Rural Utilities Service

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The Rural Utilities Service (RUS) is an agency of the United States Department of Agriculture (USDA), one of the federal executive departments of the United States government charged with providing public utilities (electricity, telephone, water, sewer) to rural areas in the United States via public-private partnerships. The agency's acronym is an allusion to the Latin word rus ("countryside"), the etymological source of the word rural[citation needed].


History, structure, and programs

The RUS is one of three agencies (the other two are Rural Business-Cooperative Service and the Rural Housing Service) that are part of the USDA's Rural Development Bureau. The three agencies are headed by administrators, who each report to the Under Secretary of Agriculture for Rural Development. (The RUS administrator is the only one of the three who is Senate-confirmed.)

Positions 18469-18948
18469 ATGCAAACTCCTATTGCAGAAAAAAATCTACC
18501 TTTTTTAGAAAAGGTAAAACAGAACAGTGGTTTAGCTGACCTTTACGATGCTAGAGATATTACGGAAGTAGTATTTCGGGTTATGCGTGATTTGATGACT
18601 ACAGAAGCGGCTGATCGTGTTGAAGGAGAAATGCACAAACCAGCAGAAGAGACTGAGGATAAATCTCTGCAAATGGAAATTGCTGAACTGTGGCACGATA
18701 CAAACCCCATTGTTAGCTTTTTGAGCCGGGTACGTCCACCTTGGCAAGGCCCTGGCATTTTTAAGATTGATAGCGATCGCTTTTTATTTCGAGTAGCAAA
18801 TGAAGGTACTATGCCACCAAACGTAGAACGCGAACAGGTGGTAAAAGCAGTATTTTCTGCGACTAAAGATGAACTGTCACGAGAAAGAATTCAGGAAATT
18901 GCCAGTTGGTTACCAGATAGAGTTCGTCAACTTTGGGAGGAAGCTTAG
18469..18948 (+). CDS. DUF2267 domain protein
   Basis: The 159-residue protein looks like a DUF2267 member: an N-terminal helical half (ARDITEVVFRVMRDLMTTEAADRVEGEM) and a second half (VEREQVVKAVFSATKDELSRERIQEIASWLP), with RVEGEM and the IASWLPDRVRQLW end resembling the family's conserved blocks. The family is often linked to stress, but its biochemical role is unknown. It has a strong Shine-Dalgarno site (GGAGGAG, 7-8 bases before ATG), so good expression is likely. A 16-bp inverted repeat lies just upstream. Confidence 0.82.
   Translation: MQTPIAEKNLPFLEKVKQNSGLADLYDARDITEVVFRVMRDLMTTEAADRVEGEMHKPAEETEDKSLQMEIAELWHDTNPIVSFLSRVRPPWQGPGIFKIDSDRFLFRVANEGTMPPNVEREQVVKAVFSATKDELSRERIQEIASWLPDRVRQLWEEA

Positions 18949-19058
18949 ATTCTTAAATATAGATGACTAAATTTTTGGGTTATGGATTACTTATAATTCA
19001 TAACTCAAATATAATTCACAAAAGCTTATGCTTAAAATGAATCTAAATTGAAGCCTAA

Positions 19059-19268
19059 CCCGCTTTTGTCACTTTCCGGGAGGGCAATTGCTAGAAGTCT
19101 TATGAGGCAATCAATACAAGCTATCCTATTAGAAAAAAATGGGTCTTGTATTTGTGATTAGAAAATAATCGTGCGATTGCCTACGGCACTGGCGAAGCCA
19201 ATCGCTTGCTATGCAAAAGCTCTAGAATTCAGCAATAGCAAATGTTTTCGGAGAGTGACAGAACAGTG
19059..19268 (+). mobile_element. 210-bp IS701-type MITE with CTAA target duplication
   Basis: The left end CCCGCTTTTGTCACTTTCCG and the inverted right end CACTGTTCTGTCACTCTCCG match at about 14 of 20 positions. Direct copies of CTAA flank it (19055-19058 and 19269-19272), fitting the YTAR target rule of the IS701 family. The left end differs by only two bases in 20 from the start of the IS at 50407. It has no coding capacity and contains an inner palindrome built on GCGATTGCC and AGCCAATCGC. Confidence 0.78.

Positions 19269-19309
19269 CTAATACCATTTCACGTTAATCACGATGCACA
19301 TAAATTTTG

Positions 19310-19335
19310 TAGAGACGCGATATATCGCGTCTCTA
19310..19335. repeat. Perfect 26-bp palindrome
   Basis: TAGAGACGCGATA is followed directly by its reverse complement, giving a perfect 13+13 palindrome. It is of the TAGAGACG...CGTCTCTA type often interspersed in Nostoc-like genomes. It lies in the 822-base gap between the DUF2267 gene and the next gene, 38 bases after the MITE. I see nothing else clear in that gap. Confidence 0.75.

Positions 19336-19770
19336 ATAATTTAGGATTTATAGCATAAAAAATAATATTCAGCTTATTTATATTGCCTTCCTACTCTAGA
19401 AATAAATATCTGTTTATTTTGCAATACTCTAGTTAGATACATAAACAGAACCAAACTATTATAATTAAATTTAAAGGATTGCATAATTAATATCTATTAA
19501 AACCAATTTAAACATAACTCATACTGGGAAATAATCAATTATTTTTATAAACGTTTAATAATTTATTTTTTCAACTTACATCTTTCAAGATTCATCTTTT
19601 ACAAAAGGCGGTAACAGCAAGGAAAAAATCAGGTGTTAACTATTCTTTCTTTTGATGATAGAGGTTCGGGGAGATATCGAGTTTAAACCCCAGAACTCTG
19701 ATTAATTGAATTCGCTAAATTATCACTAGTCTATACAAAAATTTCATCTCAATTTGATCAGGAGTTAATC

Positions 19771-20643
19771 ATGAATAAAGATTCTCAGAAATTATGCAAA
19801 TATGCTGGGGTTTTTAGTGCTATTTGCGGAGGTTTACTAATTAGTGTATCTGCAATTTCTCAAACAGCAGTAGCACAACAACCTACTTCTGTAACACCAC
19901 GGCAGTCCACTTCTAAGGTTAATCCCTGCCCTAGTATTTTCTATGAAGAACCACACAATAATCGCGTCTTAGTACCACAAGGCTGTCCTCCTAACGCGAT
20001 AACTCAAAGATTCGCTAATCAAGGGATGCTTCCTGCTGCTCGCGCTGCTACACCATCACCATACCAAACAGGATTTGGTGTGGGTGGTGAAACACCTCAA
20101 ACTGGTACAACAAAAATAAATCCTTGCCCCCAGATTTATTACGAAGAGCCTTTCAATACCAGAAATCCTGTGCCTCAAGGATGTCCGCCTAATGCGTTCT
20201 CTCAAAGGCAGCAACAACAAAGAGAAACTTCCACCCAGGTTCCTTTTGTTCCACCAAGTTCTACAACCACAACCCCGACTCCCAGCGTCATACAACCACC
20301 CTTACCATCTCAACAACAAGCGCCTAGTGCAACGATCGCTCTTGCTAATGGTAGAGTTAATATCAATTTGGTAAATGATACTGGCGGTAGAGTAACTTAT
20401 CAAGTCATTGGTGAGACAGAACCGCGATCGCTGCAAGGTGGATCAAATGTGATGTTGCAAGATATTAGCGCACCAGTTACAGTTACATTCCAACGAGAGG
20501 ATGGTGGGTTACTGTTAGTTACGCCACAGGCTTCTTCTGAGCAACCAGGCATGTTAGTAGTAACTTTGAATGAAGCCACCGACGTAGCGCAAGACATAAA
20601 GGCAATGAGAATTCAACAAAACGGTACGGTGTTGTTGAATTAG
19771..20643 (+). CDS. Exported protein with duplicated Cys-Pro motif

The RUS administrator makes the primary policy and program decisions for the agency and is assisted by a borrower and program support staff that includes a financial services staff, an administrative liaison staff, and a program accounting services division. Because of the financial nature of the agency's work, the administrator and associated staff work closely with two other agencies that are not part of the USDA, the Federal Financing Bank (FFB) and the Rural Telephone Bank (RTB). These banks provide the funds for many of the loan programs administered by the RUS.

The program functions of the RUS are divided into three operating units: water and waste, electric, and telecommunications, each led by an assistant administrator. The administrator and staff concentrate on the financial details of individual RUS projects, and these three operating units provide the engineering and technical personnel to plan and execute projects.


RUS traces its roots to the Rural Electrification Administration (REA), one of the New Deal agencies created under President Franklin Delano Roosevelt. The REA was created on May 11, 1935, with the primary goal of promoting rural electrification.[1] In the 1930s, the U.S. lagged significantly behind Europe in providing electricity to rural areas due to the unwillingness of power companies to serve farmsteads.

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